- Confidential Supervisory Information. Upon written request by the FTC,7 the CFPB agrees to provide the FTC with any information the CFPB collects through its supervision of a Covered Person subject to the FTC’s jurisdiction unless good cause is shown to preclude disclosure.
Consumer ComplaintsThe MOU requires that the agencies share responsibility for the receipt, monitoring, and reporting of consumer complaints concerning Consumer Financial Products or Services. Pursuant to this goal, the CFPB and the FTC agree to share consumer complaint information through the Consumer Sentinel Network,8 a government database not publicly available and accessible only to law enforcement organizations. In addition, the MOU requires that the agencies:
- Develop guidance to ensure that consumers file complaints with the appropriate agency;
- Establish processes to effectively review and respond to complaints;
- Make specific complaint data available to each other (with enough time to comment) if that data provides the basis of a report provided to Congress; and
- Consistently strive to update and improve the complaint procedure and process.
Consumer EducationThe MOU requires that the agencies meet quarterly to coordinate general consumer education efforts. The MOU identifies two categories of consumers particularly vulnerable to predatory financial practices: (1) military service members and families, and (2) older Americans. Pursuant to these terms, the FTC and CFPB announced on January 25, 2012, the development of a database to combat consumer financial frauds directed at military personnel. This database, called “Repeat Offenders Against Military” (ROAM), will enable law enforcement officials across the country, including state Attorneys General, United States Attorneys, and Judge Advocates from all five branches of the armed forces, to search for publicly available information about enforcement actions against perpetrators of financial scams against military service members, veterans, and their families.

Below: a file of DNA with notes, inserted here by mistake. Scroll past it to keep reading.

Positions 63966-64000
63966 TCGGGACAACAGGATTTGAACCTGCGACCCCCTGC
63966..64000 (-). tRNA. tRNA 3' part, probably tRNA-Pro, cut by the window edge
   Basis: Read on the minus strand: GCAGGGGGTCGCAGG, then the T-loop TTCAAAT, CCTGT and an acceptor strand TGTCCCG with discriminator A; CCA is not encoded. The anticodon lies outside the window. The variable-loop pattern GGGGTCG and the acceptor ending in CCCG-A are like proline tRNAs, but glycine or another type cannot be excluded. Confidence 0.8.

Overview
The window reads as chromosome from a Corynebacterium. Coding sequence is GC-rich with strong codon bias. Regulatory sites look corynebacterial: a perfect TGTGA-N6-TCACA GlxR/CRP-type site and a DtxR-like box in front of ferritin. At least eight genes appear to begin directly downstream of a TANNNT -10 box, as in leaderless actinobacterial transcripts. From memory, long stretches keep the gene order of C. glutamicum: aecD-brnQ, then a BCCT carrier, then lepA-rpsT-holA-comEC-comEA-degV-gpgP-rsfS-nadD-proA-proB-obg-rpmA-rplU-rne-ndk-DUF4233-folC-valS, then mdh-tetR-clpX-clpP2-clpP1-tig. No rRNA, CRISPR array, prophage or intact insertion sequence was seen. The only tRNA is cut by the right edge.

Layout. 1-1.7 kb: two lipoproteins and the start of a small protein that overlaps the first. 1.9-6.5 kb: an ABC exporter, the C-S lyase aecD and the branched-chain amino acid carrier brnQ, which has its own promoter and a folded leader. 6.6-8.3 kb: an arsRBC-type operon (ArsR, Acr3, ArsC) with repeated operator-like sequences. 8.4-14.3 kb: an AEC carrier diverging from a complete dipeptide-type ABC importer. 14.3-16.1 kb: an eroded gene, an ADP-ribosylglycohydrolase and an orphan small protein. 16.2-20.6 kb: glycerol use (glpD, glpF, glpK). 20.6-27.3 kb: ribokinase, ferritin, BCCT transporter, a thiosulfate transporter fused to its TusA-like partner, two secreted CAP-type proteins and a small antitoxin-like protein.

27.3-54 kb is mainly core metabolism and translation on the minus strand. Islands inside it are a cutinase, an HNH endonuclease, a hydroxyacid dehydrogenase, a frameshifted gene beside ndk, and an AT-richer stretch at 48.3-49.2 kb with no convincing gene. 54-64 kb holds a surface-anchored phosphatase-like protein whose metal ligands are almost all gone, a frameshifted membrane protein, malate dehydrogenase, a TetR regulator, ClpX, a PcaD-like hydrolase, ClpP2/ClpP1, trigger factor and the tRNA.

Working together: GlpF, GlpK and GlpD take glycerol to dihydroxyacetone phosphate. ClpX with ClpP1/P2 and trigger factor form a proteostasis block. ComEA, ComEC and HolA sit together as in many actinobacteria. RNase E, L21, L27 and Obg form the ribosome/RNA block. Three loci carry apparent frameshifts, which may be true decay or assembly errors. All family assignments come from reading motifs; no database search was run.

Information Sharing and ConfidentialityThe agencies agree that all information provided or received under the terms of the MOU be used only for official regulatory, supervisory, or law enforcement purposes. The MOU provides that all nonpublic information shared under its terms remain the property of the providing agency unless otherwise authorized in writing. The agencies agree to take all actions reasonably necessary to preserve, protect, and maintain all privileges and claims of confidentiality related to nonpublic information provided pursuant to the MOU, including any information the CFPB collects through its supervision of Covered Persons. No further disclosure of nonpublic information may be made by the receiving party without the written permission of the disclosing agency.